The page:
The final sample included counties that had at least one COVID-19 case reported during the study time frame and had complete information for all study variables (n=3103 counties), representing 99% of all 3141 US counties.
All analyses were conducted using SAS software v9.4 (SAS Institute; http://www.sas.com). Descriptive statistics for the sample of 3103 counties were reported, as well as characteristics for five counties with the highest mask-wearing percentages and five counties with the lowest mask-wearing percentages. Always or frequently wearing a mask was modeled using multivariate linear regression, adjusted for the focal independent variable IRR, as well as all confounders. Derived from the output of the multivariate model, the authors then plotted the predicted values for the percentage of a county’s residents wearing masks across levels of IRR, adjusted for daily case rates and confounders.
This study was determined non-human subjects research by the University of Arkansas for Medical Sciences' Institutional Review Board (approval number 261595).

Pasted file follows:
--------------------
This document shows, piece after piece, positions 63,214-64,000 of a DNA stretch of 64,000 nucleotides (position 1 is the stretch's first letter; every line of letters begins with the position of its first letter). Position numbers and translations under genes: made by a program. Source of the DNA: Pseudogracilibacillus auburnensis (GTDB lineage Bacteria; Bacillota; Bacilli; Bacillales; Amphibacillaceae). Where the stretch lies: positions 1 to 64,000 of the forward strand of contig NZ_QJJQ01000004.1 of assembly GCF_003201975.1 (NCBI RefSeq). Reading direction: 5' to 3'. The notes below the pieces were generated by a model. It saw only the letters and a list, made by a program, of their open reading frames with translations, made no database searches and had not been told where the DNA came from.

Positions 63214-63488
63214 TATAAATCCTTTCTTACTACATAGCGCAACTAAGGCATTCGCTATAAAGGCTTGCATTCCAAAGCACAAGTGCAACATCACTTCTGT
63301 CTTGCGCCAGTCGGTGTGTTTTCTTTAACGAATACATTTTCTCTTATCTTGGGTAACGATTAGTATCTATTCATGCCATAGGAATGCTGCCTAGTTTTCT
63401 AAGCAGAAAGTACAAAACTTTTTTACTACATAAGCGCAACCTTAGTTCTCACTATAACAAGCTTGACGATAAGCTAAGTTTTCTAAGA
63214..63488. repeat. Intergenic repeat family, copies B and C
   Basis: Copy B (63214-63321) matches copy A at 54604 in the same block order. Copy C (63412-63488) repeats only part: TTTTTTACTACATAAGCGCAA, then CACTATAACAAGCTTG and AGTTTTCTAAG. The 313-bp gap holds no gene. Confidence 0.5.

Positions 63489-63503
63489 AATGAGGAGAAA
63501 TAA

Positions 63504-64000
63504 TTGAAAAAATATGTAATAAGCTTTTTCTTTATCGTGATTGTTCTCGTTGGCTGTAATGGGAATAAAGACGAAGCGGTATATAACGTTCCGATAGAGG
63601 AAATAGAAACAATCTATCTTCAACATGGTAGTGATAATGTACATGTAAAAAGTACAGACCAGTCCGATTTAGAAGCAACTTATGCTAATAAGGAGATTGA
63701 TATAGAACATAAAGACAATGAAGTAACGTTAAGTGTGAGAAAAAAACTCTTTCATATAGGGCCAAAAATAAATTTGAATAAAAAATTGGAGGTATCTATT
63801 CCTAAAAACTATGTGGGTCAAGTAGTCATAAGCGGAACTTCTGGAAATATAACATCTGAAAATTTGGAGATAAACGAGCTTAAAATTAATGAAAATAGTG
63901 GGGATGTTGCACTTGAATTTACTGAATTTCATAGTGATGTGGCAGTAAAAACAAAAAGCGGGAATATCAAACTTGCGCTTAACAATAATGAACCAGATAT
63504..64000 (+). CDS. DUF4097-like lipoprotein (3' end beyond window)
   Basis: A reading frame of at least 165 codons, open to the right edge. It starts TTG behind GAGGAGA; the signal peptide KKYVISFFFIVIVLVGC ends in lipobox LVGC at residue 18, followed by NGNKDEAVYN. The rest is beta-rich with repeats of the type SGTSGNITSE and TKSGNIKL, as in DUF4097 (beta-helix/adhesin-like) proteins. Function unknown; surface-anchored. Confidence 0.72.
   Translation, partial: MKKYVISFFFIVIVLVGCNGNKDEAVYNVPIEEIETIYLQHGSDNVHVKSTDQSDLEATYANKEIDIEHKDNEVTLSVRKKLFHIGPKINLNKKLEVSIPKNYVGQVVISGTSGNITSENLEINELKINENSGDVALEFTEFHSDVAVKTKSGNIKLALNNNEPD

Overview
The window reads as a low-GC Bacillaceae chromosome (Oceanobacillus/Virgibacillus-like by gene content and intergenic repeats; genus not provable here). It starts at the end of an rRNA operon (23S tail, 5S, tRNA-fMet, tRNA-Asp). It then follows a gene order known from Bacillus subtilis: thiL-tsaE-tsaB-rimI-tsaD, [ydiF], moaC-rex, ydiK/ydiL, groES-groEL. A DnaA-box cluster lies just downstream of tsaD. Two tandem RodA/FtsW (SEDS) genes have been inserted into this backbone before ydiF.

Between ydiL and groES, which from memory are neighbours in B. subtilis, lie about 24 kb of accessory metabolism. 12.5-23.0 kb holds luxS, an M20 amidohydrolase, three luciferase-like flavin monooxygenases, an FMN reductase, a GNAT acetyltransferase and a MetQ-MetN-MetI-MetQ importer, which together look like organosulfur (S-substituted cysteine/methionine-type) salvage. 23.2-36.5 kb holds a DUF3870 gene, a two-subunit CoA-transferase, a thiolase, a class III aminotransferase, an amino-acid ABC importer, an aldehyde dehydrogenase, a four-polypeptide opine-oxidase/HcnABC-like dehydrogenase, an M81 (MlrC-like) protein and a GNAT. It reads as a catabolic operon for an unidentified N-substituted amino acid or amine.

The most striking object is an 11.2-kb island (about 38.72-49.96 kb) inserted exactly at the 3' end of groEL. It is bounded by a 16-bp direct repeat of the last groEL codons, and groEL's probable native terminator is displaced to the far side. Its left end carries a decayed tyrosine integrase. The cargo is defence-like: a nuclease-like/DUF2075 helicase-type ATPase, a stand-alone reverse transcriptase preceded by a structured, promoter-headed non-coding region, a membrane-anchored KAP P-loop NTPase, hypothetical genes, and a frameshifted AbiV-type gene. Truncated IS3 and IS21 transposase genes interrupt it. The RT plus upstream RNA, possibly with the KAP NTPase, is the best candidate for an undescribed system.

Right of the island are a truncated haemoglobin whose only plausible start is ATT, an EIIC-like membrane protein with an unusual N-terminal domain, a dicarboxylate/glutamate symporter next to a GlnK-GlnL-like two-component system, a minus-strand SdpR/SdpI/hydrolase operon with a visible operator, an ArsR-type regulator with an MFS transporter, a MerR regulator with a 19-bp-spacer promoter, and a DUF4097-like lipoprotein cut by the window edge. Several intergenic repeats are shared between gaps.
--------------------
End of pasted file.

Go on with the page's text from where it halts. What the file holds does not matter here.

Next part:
Across 3103 counties, the majority of county residents reported wearing a mask always or frequently between 2 July and 14 July 2020 (median = 72%; Table 1), and the median IRR score was 0.52. The median daily COVID-19 case rate between 15 June and 1 July 2020 was 243 per 100 000. The five counties with the highest percentages of mask wearing were in California, Virginia, and Florida (average IRR score = 0.42; Table 2). The average IRR score for the bottom five counties was 0.55, or more rural. The most apparent cluster of high rurality and low mask wearing spanned the Midwest, upper Midwest, and mountainous West (Fig1).
In multivariate regression analyses, an increase in rurality was significantly associated with a decrease in mask wearing (β=–0.560; p<0.0001) (Table 3). In addition, compared to residents in counties without a statewide mandate, those in counties with mandates were more likely to wear a mask (β=0.090; p<0.0001). The percentages of county residents who were non-white (β=0.002; p<0.0001) and aged 65 years and older (β=0.004; p<0.0001) were positively associated with mask wearing. Conversely, higher percentages of county residents who voted for the Republican presidential candidate in 2020 were associated with a decrease in mask wearing (β=–0.084; p=0.013). No association was identified between income inequality and mask wearing. The adjusted predicted values for the percentage of county residents wearing a mask are illustrated in Figure 2.